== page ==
The Mythology Of Economic 'Uncertainty'

08/24/2011 05:13 pm ET | Updated Oct 24, 2011

Why can't America have some jobs? Lawmakers tell a story, which your Beltway media regurgitate, and it goes a little something like this.

We can't have jobs until banks start lending money to support the productive side of the American economy. Why won't they start lending? Oh, you know ... UNCERTAINTY! And it's caused by many things: the debt ceiling deal, the unknown future of the Bush-era tax cuts, the Affordable Care Act, the Dodd-Frank legislation, the long-term fate of entitlements. And all the onerous regulation the White House wants to add! You'd think the financial collapse occurred in some sort of loose regulatory environment, where Wall Street was permitted to police itself, or something!

Oh, dude, you remember that time President Barack Obama used the words "fat cat"! Sure, he used that term at a time when White House policies had led to a corporate profit bonanza, but how can anyone be sure of what the future will hold if the president is occasionally, mildly derogatory? Corporations are people, man.

At any rate, the bottom line is that stuff be all UNCERTAIN up in here! And so there will be no lending -- and thus, no job creation -- until these clouds of uncertainty are lifted. How can we go about doing that? Oh, dude, that's the thing ... that's uncertain too! How about we give the top one percent a few more hundreds of thousands of dollars worth of tax relief? No guarantee that will work, but we'd better try!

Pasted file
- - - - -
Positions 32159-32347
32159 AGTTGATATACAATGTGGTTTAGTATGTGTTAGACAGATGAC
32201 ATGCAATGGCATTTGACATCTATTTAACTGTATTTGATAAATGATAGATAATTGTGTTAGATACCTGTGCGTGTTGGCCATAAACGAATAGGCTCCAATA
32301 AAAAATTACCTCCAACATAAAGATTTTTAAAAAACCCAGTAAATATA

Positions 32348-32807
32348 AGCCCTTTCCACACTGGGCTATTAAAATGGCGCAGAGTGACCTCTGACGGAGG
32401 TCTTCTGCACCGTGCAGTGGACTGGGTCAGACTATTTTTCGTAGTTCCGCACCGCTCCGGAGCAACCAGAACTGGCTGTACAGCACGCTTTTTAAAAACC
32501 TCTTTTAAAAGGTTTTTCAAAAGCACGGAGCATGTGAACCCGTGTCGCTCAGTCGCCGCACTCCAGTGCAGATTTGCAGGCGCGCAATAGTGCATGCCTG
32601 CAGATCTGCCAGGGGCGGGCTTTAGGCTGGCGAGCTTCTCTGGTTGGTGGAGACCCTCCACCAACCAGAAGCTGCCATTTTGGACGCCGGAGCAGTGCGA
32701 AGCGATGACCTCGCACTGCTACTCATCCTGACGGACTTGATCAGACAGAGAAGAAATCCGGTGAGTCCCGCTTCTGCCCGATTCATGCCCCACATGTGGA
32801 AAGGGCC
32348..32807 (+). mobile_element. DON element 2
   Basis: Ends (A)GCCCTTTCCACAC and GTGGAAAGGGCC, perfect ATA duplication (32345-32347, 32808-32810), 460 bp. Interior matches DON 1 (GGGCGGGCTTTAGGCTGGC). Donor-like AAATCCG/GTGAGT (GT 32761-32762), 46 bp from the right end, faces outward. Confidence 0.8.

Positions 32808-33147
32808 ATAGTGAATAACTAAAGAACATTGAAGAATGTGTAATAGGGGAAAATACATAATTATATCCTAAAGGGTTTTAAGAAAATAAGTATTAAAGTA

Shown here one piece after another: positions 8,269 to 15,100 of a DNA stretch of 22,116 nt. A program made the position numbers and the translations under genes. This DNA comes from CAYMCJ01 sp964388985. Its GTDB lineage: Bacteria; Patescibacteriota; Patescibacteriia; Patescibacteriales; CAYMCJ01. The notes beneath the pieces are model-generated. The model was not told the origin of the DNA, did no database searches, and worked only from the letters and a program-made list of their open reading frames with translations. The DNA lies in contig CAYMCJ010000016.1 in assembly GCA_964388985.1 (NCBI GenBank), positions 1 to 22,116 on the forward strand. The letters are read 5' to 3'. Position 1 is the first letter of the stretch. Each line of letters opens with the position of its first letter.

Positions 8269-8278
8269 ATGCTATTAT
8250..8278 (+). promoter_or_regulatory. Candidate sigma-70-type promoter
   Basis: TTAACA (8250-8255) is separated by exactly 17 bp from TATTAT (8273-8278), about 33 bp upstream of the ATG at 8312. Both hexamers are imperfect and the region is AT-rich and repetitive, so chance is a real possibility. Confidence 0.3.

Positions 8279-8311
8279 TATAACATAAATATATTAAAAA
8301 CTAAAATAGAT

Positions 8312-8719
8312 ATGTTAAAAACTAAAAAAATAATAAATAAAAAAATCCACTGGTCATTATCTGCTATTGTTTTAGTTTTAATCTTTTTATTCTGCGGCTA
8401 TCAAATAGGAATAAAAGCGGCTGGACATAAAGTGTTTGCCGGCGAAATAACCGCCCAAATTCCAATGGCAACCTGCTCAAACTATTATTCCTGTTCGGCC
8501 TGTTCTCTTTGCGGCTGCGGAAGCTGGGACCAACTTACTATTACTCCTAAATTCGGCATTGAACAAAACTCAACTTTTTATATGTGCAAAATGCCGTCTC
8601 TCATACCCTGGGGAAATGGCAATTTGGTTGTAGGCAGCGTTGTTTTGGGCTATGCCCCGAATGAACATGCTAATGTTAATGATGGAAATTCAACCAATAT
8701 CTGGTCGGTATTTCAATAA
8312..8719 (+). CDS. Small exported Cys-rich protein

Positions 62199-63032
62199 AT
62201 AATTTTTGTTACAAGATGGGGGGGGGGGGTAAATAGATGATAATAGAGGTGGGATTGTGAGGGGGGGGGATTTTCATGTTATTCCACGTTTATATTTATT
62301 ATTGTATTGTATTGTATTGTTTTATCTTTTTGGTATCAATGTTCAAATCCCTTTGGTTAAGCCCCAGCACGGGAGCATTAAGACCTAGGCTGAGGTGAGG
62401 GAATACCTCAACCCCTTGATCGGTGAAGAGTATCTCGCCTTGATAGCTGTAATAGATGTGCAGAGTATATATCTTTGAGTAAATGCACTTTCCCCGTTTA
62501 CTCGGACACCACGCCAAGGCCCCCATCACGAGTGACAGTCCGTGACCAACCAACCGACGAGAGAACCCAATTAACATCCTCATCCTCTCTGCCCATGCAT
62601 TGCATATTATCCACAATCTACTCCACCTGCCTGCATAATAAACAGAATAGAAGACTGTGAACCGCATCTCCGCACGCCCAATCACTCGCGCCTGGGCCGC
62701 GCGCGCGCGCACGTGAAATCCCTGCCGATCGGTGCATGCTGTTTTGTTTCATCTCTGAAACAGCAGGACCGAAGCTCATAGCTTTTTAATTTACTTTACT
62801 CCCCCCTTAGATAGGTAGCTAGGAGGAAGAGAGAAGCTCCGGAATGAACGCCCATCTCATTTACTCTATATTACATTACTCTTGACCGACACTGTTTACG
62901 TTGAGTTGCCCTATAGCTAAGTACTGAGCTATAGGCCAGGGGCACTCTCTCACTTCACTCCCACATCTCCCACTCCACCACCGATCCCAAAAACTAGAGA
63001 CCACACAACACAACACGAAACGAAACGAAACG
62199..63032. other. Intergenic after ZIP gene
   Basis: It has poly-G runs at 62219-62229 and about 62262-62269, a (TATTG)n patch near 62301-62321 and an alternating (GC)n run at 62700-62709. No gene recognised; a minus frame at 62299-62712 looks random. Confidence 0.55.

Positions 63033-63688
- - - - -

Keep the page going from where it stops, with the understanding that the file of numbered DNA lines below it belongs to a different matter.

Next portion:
This story of "uncertainty" is already a deeply embedded piece of lore. It's also a great big lie -- one that Barry Ritholtz helps to take apart, with hammer and tongs:

There is a fundamental misunderstanding about the Wall Street bailouts amongst the public, and quite a few policy makers at Treasury and the Federal Reserve: Somehow, they "fixed" the banking system. All it took was few trillion dollars in liquidity and a few $100 billion dollars in recapitalization, and all is now fine (I suspect some people at the Fed know the Truth).

In fact, they did nothing of the sort. The banking system was not saved; The massive injection of liquidity temporarily salved the day-to-day operations of banks, but they did not repair what ailed our financial institutions.

This is why we routinely demolish "TARP triumphalism" here. Every bit of news that someone has repaid a piece of TARP is sold to the public as evidence of another "remarkable turnaround" in the saga of our dessicated financial institutions. The underreported story of the bailout remains the trillions of dollars that went out from the Federal Reserve to the same recipients, of which taxpayers are still owed in the area of $1.5 trillion.

In the bailout picture, TARP gets top billing for a lot of reasons. TARP recipients are slowly paying it off, with some paltry returns for taxpayers on top of the repaid aid to brag about. This happy story helps to obscure the larger bailout sum that remains outstanding. But the big reason we're constantly being fed the "TARP was successful (as long as you ignore the other bailouts)" story is simple -- TARP was sold as the mechanism that would restore lending and spur job growth.